As described further below, a camera platform with one or more image sensor includes a light pattern projector operable to project a light pattern upon a scene within a field of view (FOV) of the image sensor. The pattern projector may advantageously include a LED illumination source having any suitable wavelength(s). LED illumination sources are to be distinguished from laser illumination sources. Although laser sources can provide high contrast at low powers (i.e., high efficiency), laser-based pattern projection approaches can suffer from relatively high cost, speckle artifacts, and eye safety concerns. Laser speckle is a particular problem for laser-based pattern projection approaches as it can severely impact the RMS error of a 3D depth sensor (e.g., by >30%), even after various electronic or optical schemes are employed to minimize laser speckle. Drift is another drawback of laser-based pattern projection systems because laser intensity and/or wavelength may change over time, for example, in response to temperature fluctuations.
In accordance with embodiments herein, a LED pattern projector employs one or more projection lenses, a LED source, and a pattern mask between the LED source and projection lenses.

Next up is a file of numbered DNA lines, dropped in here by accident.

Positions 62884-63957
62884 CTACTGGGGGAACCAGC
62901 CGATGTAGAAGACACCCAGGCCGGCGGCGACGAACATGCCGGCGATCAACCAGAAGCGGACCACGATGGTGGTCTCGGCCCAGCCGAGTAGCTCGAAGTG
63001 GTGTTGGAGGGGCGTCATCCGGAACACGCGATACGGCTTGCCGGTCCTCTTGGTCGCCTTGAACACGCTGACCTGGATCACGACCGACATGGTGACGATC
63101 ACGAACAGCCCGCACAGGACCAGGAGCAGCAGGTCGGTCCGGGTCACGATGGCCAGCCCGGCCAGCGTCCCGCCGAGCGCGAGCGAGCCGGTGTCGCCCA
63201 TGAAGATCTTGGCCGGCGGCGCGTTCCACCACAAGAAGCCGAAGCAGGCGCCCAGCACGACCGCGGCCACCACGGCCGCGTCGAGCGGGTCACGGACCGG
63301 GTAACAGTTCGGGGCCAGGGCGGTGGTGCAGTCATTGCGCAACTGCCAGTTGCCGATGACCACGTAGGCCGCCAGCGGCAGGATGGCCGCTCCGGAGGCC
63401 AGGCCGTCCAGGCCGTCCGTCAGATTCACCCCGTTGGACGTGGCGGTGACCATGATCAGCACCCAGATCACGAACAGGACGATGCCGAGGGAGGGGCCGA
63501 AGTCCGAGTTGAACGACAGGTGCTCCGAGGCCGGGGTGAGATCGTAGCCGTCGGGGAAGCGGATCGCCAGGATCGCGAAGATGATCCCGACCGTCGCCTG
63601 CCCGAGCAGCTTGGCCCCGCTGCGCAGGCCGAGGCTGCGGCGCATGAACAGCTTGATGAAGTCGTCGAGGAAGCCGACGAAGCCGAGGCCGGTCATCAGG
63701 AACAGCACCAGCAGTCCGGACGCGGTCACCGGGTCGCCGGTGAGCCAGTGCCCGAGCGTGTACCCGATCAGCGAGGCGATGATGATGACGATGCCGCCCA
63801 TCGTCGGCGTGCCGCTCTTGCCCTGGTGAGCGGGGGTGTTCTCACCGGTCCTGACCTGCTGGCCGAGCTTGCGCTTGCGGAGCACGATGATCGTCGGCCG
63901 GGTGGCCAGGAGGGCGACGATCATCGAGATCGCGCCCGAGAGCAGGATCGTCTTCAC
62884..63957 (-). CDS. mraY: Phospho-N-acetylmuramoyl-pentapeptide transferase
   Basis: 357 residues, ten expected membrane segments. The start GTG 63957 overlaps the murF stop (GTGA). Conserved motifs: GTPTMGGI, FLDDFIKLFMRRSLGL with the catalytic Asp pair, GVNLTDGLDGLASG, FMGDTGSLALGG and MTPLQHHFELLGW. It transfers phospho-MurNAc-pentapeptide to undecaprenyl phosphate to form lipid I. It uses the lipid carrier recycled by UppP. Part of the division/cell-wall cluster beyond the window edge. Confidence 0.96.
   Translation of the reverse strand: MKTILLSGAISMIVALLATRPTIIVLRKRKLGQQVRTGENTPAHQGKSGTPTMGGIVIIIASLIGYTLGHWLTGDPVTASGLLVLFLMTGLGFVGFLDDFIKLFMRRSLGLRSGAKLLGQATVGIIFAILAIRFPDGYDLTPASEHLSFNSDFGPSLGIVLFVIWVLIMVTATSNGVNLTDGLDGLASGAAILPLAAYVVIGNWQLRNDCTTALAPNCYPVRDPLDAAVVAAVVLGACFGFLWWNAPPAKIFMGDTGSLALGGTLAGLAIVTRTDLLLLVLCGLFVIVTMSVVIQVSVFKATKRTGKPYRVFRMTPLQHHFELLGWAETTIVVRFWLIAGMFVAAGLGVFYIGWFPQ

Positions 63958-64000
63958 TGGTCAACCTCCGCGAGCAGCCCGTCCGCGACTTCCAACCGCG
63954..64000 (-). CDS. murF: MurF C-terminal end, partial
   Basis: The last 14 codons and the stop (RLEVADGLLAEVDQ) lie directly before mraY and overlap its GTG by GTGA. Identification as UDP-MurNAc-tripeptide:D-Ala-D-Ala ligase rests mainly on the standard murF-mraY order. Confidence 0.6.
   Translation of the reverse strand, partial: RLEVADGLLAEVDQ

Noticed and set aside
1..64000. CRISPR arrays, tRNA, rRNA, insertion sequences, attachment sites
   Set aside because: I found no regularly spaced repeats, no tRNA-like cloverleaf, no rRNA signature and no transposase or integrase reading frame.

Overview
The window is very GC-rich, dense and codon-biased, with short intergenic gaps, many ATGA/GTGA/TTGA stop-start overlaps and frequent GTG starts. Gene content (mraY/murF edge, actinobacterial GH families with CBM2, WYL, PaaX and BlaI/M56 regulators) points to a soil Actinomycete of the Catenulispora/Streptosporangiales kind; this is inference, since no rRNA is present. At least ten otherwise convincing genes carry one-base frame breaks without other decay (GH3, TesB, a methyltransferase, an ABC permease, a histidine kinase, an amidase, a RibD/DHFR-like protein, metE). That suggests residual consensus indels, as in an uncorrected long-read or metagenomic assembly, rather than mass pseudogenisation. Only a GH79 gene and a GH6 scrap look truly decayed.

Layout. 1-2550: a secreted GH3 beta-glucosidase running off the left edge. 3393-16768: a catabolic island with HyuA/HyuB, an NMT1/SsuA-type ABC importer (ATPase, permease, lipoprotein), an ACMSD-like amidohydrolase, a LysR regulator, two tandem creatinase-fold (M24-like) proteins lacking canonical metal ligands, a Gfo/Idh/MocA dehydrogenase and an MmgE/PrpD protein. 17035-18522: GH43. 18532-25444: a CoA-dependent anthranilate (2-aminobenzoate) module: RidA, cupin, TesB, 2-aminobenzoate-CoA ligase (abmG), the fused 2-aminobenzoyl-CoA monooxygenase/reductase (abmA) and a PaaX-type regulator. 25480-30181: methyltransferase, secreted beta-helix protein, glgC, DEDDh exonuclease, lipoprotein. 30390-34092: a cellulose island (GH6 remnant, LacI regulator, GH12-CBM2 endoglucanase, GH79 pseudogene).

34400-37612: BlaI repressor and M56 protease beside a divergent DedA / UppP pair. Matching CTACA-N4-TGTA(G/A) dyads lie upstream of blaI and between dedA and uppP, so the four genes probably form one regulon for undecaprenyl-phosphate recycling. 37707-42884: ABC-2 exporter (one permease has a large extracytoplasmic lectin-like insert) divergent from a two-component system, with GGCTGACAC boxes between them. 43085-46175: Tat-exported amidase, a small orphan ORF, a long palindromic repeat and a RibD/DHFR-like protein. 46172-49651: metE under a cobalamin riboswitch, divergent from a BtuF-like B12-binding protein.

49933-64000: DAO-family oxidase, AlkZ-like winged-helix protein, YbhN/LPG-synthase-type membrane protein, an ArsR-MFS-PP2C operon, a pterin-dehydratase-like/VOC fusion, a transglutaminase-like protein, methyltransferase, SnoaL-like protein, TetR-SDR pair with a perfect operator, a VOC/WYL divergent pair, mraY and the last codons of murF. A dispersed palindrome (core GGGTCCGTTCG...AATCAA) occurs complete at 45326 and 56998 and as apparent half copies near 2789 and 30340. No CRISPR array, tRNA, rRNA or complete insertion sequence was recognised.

In the illustrated embodiment, camera platform 101 may be considered an array camera having a plurality of image sensors 115A, 115B with a predetermined baseline relationship. Image sensors 115A and 115B may be of any known digital sensor architecture such as, but not limited to, a CMOS sensor array. Image sensors 115A, 115B are advantageously operable to collect RGB (e.g., 400-700 nm wavelengths) as well as NIR (e.g., 701-1200 nm) within camera FOV 116. CMOS image sensors are inherently NIR sensitive to some extent and may therefore be considered RGB(NIR) sensors. For some embodiments, camera platform 101 includes an image sensor and/or color filter configured to include a specific NIR channel, often referred to as RGBNIR sensor as opposed to an RGB(NIR) sensor that does not have an independent NIR channel. Each image sensor may receive light through one or more apertures. Separate RGB and NIR apertures may be employed, for example. A filter array that passes both NIR and RGB within at least some portions of an image sensor array may be disposed within the camera optical path. In one exemplary embodiment, the filter array is a Bayer color filter array (CFA). In other embodiments, the filter array is a NIR-enhanced filter array (e.g., where half of green filter tiles of the Bayer mosaic are replaced with a visible light blocker). Image sensors 115A, 115B may provide an intensity resolution of 10 bits, or more per pixel, and may be operable to capture continuous video frames progressively. Image sensors 115A, 115B may have a pixel frequency of 25 MHz, or more. Camera platform 101 may further include an analog amplifier, an A/D converter, and other components to convert incident light into a digital signal corresponding to raw RGB and IR image data.